Following apparent political interference, crisis grips Justice Dept

A Justice Department that overrides its own prosecutors to do favors for the president's pals is a department that should expect to be seen as corrupt.
Justice Department Officials Announce Charges Against HSBC
NEW YORK, NY - DECEMBER 11: A US Department of Justice seal is displayed on a podium during a news conference to announce money laundering charges against HSBC on December 11, 2012 in the Brooklyn borough of New York City. HSBC Holdings plc and HSBC USA NA have agreed to pay $1.92 billion and enter into a deferred prosecution agreement with the U.S. Department of Justice in regards to charges involving money laundering with Mexican drug cartels.Ramin Talaie / Getty Images
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By Steve Benen

The preamble to the United States Constitution makes clear what our system of government is supposed to do with its power and authority. In fact, the 16th and 17th words in the document say that the American system should exist in order to "establish justice."

The constitutional mandate is under attack in ways without modern precedent.

The entire team prosecuting Roger Stone abruptly resigned from the criminal case on Tuesday after the Justice Department said it planned to reduce the recommended sentence for Stone, a longtime Donald Trump associate.

There was a frequently used phrase at the start of the Trump presidency: "This is not normal." It was intended to help capture the extraordinary circumstances Americans were witnessing, as the nation's first amateur president, indifferent to constraints, pushed legal and political boundaries in ways our system of government was unprepared for.

In time, however, the phrase faded -- not because Trump grew more responsible, but because the political world started to grow accustomed to the Republican's radical tactics.

With this in mind, it seems like an opportunity to revisit the phrase. Let no one say yesterday's events were normal.

To be sure, the actions surrounding the case against Roger Stone, a longtime Republican operative and Trump ally, seemed rather routine. Stone was charged with multiple felonies, given a fair trial, convicted by a jury, and was prepared for sentencing. Federal prosecutors recommended a sentence that was in line with existing sentencing guidelines and made their case to a judge, in writing, defending their rationale. All of this unfolded exactly as it was supposed to.

But after the president condemned the prosecutors' filing on Twitter, Attorney General Bill Barr's Justice Department intervened, declaring that it was withdrawing the recommended sentence. As the afternoon progressed, four prosecutors -- one at a time -- announced their resignations.

The case is being handled by the U.S. Attorney's office in Washington, D.C., where Jessie Liu, who was leading the office, was replaced two weeks ago by Timothy Shea -- Barr's longtime aide.

This is what it looks like when a nation's system of justice begins to unravel under the weight of partisan political intervention. A Justice Department that overrides its own prosecutors to do favors for the president's pals is a department that should expect to be seen as corrupt.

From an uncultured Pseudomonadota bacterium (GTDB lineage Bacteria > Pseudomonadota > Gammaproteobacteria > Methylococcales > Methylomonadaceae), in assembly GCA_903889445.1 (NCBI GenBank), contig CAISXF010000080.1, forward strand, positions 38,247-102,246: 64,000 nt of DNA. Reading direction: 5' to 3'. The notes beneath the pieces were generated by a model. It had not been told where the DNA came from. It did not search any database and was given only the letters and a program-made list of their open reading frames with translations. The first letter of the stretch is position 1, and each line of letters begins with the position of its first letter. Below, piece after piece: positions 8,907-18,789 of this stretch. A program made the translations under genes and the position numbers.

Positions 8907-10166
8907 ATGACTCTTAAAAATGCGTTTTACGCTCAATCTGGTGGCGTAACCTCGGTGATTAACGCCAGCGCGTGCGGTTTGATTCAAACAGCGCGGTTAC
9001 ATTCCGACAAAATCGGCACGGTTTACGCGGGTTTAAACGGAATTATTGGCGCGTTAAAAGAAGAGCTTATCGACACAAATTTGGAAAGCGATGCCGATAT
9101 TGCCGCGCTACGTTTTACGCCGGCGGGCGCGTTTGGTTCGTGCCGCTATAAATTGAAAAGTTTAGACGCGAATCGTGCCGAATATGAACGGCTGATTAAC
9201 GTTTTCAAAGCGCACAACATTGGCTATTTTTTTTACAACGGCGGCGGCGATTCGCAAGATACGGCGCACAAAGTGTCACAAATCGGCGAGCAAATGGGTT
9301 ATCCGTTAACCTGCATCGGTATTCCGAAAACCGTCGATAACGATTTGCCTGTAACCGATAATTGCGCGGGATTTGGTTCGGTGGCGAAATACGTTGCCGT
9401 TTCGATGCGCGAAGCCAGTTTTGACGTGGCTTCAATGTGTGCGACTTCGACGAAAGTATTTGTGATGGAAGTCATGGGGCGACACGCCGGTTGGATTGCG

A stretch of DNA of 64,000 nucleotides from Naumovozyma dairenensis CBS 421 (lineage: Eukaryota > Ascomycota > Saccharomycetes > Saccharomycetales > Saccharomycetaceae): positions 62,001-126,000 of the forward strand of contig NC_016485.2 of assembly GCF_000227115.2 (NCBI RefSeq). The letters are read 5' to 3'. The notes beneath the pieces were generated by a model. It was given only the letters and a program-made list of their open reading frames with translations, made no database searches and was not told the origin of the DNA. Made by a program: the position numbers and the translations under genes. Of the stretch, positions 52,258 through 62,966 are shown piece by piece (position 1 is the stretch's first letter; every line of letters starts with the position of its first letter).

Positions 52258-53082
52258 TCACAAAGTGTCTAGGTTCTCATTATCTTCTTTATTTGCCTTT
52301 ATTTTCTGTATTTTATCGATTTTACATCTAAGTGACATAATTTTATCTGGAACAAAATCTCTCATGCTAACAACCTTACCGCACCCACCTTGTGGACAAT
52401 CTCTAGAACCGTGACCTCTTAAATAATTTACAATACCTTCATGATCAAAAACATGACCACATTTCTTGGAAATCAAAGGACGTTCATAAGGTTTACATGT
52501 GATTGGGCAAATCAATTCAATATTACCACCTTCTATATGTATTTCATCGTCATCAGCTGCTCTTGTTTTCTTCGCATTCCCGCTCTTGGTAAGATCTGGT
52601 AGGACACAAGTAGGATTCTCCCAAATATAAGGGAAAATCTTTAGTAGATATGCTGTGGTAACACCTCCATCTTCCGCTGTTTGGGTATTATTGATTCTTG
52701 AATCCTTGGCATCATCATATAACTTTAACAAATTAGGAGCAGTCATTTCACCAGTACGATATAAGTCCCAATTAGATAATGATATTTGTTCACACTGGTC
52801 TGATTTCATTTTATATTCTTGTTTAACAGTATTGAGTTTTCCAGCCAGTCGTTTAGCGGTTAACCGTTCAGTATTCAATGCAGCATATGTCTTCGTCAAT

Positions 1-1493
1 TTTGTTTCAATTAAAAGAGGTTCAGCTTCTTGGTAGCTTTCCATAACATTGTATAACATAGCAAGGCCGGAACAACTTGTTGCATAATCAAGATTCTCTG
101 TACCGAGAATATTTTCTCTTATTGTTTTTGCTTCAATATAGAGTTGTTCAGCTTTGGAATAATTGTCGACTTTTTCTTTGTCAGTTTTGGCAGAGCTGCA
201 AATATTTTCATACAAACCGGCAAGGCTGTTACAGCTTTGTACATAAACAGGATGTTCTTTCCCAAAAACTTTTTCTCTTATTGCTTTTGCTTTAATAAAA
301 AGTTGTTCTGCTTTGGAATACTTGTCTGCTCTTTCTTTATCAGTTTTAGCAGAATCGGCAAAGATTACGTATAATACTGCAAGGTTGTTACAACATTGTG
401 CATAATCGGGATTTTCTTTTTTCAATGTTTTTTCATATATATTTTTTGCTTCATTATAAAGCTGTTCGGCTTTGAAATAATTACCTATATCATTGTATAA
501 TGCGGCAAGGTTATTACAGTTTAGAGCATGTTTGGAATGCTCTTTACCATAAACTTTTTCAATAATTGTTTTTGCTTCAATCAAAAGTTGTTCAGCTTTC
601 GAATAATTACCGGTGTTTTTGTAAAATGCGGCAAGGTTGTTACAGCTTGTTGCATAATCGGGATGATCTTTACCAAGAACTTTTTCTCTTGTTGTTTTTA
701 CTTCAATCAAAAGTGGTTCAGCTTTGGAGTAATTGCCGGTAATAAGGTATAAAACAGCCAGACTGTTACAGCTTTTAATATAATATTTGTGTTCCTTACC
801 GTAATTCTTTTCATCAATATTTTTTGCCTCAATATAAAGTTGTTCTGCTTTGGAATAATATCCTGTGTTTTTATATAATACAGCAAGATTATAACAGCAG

Mary McCord, a former prosecutor and acting assistant attorney general for the department's national security division, told the Washington Post, "There is no way you can come away from this with anything other than an impression that Justice is taking its orders from the president and pandering to the president. This is causing lasting and long-term damage to the department's reputation and credibility."

The same report quoted Rep. Bill Pascrell Jr. (D-N.J.) saying, "We are seeing a full-frontal assault on the rule of law in America. Direct political interference in our justice system is a hallmark of a banana republic. Despite whatever Trump, William Barr, and their helpers think, the United States is a nation of laws and not an authoritarian's paradise."

The Democratic congressman suggested the intervention in the Stone case amounted to "obstruction of justice."

On Twitter, David Laufman, the former counterintelligence chief at the Justice Department, called yesterday's developments "shocking," adding, "We are now truly at a break-glass-in-case-of-fire moment" for the DOJ.

Michael Bromwich, the former Justice Department inspector general, wrote in a message to career employees at the DOJ, "This is not what you signed up for. The four prosecutors who bailed on the Stone case have shown the way. Report all instances of improper political influence and other misdeeds to the DOJ IG, who is required to protect your identity."

Some Senate Democrats pushed for the Senate Judiciary Committee to investigate what transpired, but with the committee led by Chairman Lindsey Graham (R-S.C.), few seriously expect the Republican-led panel to take the rule-of-law emergency seriously. Senate Democratic leaders have also formally requested a probe from the Justice Department's inspector general's office, but it's not yet clear what, if anything, will come as a result of the appeal.

The prospects for proper oversight are far better in the Democratic-led House. Watch this space.